Let’s get real about living in Thailand.
Every time I go to the bathroom at a certain coffee shop in town, I check for snakes.
When I speak Thai, I usually say “Thank you” when I mean to say “Hello.” Honestly, it’s confusing for both of us.
Once, I almost ran over a chicken with my bike.
Every time I eat cheese in Thailand, my whole body feels like it might die. This has made pizza a real challenge.
I’ve never eaten so many Tums in my entire life.
Sometimes Kristy and I spend $11 on a pint of chocolate ice cream, and honestly, we don’t have any regrets.
About four times a day, I almost get hit by a car or motorbike. At this point, I’m a pro at dodging fast moving vehicles. (Seriously, don’t worry about me, grandma.)
The most common word out of my mouth is, “What” followed closely by the most common phrase I say, “Sorry, what?”
Once a week, a sweet woman cleans our house. Unfortunately, she thinks she knows how to organize our house better than we do. I’m still looking for an iPhone cord she “organized” when I visited Kristy for a week last April.
I had to get a chest x-ray from a machine so old, they had to load film in it each time. I’m told this is a huge improvement from the time my teammates had to get a chest x-ray done in a van.
Every time my neighbor coughs, I can hear it in my house. At this point, I’m seriously concerned for his health.
When I first moved to Thailand, my team kept saying that “Paw Majah was going to stop by Braverly.” It took me two months to realize that this was a branch of immigration and not the name of a small Thai man.
Sometimes we have no idea what people are telling us to do, so we end up writing “warranter” (whatever that is…) on an official document before we realize that people were telling us to write “volunteer.”
Sometimes I respond to people in Spanish. It’s about as effective as you might imagine.
Sometimes I pretend I don’t see the cockroach in our bathroom so Kristy has to kill it. Sorry, friend.
I don’t have a skin disease. Those are mosquito bites.
I guess I always imagined I would consume some sweetened condensed milk in my life, just not every single day of it.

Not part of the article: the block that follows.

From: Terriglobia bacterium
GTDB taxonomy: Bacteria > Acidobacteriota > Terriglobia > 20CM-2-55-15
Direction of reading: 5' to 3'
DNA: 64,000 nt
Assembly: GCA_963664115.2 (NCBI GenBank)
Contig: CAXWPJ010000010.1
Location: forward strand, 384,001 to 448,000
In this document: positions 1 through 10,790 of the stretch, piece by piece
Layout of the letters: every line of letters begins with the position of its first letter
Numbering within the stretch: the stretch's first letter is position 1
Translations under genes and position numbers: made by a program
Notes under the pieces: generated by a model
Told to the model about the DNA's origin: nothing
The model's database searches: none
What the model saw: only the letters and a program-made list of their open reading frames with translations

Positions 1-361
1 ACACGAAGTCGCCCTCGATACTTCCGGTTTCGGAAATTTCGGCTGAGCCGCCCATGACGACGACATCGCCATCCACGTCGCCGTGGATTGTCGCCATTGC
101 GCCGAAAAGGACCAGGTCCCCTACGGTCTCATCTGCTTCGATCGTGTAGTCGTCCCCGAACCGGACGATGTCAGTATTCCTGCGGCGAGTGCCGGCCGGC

Just because the store’s security guard salutes you when you walk inside, doesn’t mean you should salute him back. He salutes everyone. I’m pretty sure that’s what he’s paid to do. Don’t be that American.
Sometimes a tiny lizard sleeps under my bed.
Once, a lizard got stuck to a sticky part on a coffee bag and its tail broke off and it died on my coffee bag.
Kristy also smashed a lizard in our door.
At this point, I might love air conditioners more than my family.
In rainy season, I don’t know whether to get completely drenched without my raincoat or put it on and die from heat exhaustion.
I haven’t taken Thai class since October of 2018, and I don’t plan to subject myself to that humiliation any time soon.
Every day I pass an arcade game called “Lucky Papa.” This is why we can’t have nice things, Thailand.
Mae Sot was awarded “worst air quality in Thailand” in 2018, and we’re on track to win it for the second year in a row.
This morning, I decided to save my lungs from inhaling our terrible air and paid to run at the gym, which has no air conditioner and also leaves the windows open. At this, I’m not exactly sure what I paid for.
I love my weird, quirky, Mae Sot, even with its crazy drivers and terrible cheese.
I am insanely grateful to have a team that believes in me and empowers me to chase after the calling God has given me.
I am constantly humbled that I have been invited into our friends’ lives, that I have a place in the Kingdom of God, that I have a role to play in being the hands and feet of Jesus.
Some days I wonder if this gift of living and working in Thailand is a dream.
Some days I wonder if any place will ever feel like home so fast again.
Some days I wonder how I will ever leave my Outpour family.